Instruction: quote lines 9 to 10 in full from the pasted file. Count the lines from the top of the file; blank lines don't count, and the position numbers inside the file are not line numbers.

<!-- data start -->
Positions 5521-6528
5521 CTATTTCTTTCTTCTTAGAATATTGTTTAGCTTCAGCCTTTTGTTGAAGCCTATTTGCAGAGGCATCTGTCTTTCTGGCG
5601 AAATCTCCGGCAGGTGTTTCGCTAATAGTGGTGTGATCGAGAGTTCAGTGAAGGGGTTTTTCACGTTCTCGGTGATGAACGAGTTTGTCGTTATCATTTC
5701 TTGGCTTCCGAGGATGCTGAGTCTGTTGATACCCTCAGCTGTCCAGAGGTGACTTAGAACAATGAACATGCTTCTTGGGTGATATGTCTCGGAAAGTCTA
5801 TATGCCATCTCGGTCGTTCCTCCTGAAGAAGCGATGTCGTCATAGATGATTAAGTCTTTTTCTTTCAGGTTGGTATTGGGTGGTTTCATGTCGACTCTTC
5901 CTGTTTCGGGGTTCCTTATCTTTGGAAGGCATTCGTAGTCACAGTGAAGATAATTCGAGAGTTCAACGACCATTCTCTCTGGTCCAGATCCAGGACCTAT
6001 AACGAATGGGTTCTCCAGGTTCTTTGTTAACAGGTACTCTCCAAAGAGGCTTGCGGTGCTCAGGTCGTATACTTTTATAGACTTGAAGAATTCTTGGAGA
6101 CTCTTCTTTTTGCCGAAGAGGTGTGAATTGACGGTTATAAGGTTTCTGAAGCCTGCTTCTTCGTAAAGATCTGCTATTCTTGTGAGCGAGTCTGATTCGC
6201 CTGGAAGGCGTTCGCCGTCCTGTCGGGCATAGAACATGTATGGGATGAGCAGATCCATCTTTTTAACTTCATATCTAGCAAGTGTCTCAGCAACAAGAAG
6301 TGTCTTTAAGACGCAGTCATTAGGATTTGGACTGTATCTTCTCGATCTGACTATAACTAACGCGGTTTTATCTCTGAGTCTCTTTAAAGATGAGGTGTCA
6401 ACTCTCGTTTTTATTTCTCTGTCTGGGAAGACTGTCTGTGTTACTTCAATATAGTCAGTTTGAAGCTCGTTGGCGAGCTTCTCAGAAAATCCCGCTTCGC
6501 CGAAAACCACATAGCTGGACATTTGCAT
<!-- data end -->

6201 CTGGAAGGCGTTCGCCGTCCTGTCGGGCATAGAACATGTATGGGATGAGCAGATCCATCTTTTTAACTTCATATCTAGCAAGTGTCTCAGCAACAAGAAG
6301 TGTCTTTAAGACGCAGTCATTAGGATTTGGACTGTATCTTCTCGATCTGACTATAACTAACGCGGTTTTATCTCTGAGTCTCTTTAAAGATGAGGTGTCA